Photography and Its Shadow.

By: Kenaan, HagiMaterial type: TextTextSeries: eBooks on DemandPublisher: Redwood City : Stanford University Press, 2020Copyright date: ©2020Description: 1 online resource (245 pages)Content type: text Media type: computer Carrier type: online resourceISBN: 9781503611382Genre/Form: Electronic books.Additional physical formats: Print version:: Photography and Its ShadowLOC classification: TR183 | .K463 2020Online resources: Click here to view this ebook.
Contents:
Cover -- Contents -- Acknowledgments -- Introduction -- I: PHOTOGRAPHY'S NATURE: THE PICTURE -- II: THE BUTADES COMPLEX -- III: PHOTOGRAPHY AND THE DEATH OF GOD -- IV: PHOTOGRAPHY'S GOODBYES -- Notes -- Bibliography -- Illustration Credits -- Index -- A -- B -- C -- D -- E -- F -- G -- H -- I -- K -- M -- N -- O -- P -- R -- S -- T -- U -- V -- W.
Summary: Challenging the hitherto most influential accounts of the medium, this book argues that photography has never been a single, selfsame thing and that its invention irreversibly transformed our perception of the world along with our relationship to time and to death.
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TR183 .K463 2020 (Browse shelf) https://ebookcentral.proquest.com/lib/uttyler/detail.action?docID=5985002 Available EBC5985002

Cover -- Contents -- Acknowledgments -- Introduction -- I: PHOTOGRAPHY'S NATURE: THE PICTURE -- II: THE BUTADES COMPLEX -- III: PHOTOGRAPHY AND THE DEATH OF GOD -- IV: PHOTOGRAPHY'S GOODBYES -- Notes -- Bibliography -- Illustration Credits -- Index -- A -- B -- C -- D -- E -- F -- G -- H -- I -- K -- M -- N -- O -- P -- R -- S -- T -- U -- V -- W.

Challenging the hitherto most influential accounts of the medium, this book argues that photography has never been a single, selfsame thing and that its invention irreversibly transformed our perception of the world along with our relationship to time and to death.

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Reviews provided by Syndetics

CHOICE Review

Kenaan (Tel Aviv Univ., Israel) is a philosopher, and in this philosophical/theoretical text he explores the relationship between what a camera lens (or pinhole) "sees" and what the resulting photograph messages to various viewers. The potential reader of this text might begin reading by questioning, deeply, the statement by someone showing a photograph and saying "This is my daughter." What is a photographic image of or about? What are its realities? What does it share with a particular viewer, as opposed to what it communicates to other viewers? Kenaan looks at the subject largely from a postmodern writer's viewpoint, not from an artist's or art historian's. His exploration of the relation of shadow to photograph is engrossing but overstated. A photographer and his/her camera do not take, capture, or reproduce, nor do they make a shadow. Together they make a picture. The picture is a result of this collaboration between photographer/camera and subject. These observations aside, knowledgeable readers will nonetheless adventure with, and through, Kenaan's thoughts. Neither the illustrations nor the bibliography make serious reference to the vast range of history's photographs and their makers, but they do illustrate and expand the author's focus. This is a book for specialists, philosophers in particular. Summing Up: Recommended. With researvations. Graduate students, researchers, faculty. --Carl Chiarenza, emeritus, University of Rochester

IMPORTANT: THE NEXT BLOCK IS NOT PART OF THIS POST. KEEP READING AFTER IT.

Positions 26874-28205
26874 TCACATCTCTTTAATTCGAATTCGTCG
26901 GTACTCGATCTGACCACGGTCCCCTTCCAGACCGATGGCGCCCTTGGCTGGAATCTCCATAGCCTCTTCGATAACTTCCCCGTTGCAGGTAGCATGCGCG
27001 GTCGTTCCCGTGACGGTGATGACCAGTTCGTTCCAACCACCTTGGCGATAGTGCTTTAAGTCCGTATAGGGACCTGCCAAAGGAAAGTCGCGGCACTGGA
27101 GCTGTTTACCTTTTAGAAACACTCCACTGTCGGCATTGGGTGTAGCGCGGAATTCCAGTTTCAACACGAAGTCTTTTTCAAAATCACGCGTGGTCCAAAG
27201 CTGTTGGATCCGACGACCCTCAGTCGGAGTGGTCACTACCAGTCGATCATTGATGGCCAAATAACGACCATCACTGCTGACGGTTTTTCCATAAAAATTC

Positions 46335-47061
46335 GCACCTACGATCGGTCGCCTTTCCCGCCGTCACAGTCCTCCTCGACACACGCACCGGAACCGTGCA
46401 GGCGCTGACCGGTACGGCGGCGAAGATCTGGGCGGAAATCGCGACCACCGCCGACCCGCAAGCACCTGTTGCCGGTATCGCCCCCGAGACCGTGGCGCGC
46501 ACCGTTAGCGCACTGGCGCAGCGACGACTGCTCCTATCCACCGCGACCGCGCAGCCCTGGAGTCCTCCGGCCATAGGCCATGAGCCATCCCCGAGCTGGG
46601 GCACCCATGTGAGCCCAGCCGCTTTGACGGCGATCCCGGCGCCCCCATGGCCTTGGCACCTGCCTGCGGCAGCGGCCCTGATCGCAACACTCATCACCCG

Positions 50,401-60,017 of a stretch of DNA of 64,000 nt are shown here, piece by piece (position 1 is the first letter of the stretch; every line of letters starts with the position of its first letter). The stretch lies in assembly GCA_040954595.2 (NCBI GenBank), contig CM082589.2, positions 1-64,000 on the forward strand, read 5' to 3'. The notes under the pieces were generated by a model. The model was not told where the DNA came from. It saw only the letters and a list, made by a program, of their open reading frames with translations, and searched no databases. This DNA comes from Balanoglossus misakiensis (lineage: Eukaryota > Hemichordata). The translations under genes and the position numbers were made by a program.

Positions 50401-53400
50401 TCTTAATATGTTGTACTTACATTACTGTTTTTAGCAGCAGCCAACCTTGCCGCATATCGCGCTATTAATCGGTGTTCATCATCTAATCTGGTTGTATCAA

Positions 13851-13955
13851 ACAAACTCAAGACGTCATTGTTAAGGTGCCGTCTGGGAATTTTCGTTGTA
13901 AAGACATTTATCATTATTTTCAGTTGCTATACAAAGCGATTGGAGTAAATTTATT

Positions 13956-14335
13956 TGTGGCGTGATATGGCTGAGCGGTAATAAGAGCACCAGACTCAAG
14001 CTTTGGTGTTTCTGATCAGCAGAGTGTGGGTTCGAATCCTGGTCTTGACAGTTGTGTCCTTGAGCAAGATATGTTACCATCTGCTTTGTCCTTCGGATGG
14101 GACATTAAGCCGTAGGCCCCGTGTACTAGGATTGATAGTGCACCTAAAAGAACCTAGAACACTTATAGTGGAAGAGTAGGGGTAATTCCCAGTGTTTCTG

Author notes provided by Syndetics

Hagi Kenaan is Professor of Philosophy at Tel Aviv University. He is the author of The Present Personal (2005) and The Ethics of Visuality (2013).

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